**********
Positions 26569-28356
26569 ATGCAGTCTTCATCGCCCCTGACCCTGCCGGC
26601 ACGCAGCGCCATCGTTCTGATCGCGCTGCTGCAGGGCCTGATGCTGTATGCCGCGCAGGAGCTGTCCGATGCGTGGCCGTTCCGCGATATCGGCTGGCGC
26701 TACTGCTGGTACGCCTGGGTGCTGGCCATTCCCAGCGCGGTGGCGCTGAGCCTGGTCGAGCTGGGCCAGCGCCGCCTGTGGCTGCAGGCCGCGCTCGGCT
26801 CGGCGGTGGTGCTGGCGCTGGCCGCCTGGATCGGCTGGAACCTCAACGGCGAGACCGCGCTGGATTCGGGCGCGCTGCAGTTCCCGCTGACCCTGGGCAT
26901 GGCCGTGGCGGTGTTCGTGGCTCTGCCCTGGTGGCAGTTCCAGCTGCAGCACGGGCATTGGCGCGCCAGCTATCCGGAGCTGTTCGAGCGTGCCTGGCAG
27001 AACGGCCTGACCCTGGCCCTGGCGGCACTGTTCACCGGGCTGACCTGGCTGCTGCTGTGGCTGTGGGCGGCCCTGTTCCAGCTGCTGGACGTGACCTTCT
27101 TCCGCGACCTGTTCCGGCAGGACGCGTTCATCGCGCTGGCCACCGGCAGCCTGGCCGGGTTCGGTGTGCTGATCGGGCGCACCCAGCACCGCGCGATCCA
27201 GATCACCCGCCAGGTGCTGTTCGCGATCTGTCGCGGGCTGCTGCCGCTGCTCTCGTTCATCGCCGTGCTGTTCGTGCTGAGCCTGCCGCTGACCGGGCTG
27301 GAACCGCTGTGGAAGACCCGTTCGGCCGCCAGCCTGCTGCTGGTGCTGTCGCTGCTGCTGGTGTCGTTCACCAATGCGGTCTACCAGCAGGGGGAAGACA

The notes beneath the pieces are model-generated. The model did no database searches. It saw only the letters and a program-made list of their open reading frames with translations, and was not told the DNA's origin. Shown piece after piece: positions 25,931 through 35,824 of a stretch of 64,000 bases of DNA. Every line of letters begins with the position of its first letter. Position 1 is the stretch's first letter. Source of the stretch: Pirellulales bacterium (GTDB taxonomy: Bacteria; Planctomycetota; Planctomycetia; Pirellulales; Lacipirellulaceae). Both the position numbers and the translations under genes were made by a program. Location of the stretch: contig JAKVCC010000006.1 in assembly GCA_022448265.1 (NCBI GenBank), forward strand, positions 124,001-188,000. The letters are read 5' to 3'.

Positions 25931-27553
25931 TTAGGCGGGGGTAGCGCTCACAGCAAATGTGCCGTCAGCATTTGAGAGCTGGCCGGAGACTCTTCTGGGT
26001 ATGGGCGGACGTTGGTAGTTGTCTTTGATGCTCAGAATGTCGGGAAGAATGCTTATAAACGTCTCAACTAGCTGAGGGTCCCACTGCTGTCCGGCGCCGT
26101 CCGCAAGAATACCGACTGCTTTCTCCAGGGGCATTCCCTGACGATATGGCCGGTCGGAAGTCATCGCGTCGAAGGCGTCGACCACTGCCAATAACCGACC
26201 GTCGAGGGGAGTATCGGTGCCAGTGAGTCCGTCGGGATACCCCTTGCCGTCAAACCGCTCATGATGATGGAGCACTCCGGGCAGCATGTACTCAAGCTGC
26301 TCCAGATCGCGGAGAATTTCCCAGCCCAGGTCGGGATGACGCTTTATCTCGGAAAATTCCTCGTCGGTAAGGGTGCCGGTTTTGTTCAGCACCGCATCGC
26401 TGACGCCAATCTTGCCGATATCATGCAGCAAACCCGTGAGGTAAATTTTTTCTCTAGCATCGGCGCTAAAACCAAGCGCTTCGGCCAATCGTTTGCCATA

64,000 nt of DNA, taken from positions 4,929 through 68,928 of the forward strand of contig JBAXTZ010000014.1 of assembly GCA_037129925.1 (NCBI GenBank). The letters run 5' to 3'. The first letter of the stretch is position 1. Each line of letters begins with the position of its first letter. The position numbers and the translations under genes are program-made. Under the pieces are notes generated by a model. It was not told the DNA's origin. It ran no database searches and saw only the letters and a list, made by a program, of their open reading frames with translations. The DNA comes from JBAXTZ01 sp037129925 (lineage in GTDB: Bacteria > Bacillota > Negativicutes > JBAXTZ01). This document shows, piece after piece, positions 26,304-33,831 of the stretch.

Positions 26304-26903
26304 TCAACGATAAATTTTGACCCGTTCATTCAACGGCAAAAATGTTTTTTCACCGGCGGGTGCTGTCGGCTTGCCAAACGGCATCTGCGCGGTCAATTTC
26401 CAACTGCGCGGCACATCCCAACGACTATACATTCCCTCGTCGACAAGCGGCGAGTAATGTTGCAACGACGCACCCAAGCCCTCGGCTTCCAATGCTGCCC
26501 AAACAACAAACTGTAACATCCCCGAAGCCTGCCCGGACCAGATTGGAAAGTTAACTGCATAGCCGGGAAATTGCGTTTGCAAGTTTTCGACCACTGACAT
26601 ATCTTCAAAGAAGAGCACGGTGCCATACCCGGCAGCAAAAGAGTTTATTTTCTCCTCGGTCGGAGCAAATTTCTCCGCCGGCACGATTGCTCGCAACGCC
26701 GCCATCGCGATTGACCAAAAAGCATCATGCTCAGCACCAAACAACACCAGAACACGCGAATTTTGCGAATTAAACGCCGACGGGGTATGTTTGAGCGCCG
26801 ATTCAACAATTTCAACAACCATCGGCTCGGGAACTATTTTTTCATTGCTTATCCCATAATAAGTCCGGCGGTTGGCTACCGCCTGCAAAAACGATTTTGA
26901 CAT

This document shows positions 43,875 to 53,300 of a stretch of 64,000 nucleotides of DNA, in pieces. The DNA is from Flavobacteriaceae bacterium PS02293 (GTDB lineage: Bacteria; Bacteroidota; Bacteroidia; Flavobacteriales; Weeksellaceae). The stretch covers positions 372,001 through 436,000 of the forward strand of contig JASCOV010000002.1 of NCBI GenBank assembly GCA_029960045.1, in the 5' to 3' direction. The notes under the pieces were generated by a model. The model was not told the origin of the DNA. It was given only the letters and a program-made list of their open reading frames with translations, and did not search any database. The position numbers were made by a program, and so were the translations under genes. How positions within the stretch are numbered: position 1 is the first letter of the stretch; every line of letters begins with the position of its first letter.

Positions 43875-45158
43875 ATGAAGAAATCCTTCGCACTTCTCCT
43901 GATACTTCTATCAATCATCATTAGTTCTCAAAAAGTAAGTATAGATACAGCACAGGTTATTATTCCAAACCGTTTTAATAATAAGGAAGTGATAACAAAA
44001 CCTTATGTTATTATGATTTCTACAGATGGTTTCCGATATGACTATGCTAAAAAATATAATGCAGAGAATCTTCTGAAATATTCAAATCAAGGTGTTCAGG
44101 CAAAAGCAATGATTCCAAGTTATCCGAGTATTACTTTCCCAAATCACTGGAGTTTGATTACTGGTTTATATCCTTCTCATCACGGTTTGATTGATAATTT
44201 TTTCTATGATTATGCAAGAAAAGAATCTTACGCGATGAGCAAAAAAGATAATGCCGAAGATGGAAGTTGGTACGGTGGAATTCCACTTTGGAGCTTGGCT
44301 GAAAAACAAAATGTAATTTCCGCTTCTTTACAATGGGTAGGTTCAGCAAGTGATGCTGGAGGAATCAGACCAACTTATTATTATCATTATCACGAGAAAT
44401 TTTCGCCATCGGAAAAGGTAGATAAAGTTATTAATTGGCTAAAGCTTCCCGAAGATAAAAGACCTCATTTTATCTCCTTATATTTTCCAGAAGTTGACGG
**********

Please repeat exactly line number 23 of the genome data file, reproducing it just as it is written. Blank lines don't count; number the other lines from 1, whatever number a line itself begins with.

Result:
26501 AAACAACAAACTGTAACATCCCCGAAGCCTGCCCGGACCAGATTGGAAAGTTAACTGCATAGCCGGGAAATTGCGTTTGCAAGTTTTCGACCACTGACAT